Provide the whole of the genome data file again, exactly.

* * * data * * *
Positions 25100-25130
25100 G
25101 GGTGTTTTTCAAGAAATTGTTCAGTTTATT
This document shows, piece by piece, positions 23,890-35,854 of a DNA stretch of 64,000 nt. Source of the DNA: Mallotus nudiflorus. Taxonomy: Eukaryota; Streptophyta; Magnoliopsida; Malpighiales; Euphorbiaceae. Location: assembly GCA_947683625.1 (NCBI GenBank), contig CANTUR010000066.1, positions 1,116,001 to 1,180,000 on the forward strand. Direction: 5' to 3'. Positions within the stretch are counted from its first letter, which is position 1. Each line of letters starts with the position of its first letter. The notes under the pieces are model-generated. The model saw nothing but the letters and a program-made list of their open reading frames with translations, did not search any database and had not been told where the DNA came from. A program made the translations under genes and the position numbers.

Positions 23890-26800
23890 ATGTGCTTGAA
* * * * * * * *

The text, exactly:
Positions 25100-25130
25100 G
25101 GGTGTTTTTCAAGAAATTGTTCAGTTTATT
This document shows, piece by piece, positions 23,890-35,854 of a DNA stretch of 64,000 nt. Source of the DNA: Mallotus nudiflorus. Taxonomy: Eukaryota; Streptophyta; Magnoliopsida; Malpighiales; Euphorbiaceae. Location: assembly GCA_947683625.1 (NCBI GenBank), contig CANTUR010000066.1, positions 1,116,001 to 1,180,000 on the forward strand. Direction: 5' to 3'. Positions within the stretch are counted from its first letter, which is position 1. Each line of letters starts with the position of its first letter. The notes under the pieces are model-generated. The model saw nothing but the letters and a program-made list of their open reading frames with translations, did not search any database and had not been told where the DNA came from. A program made the translations under genes and the position numbers.

Positions 23890-26800
23890 ATGTGCTTGAA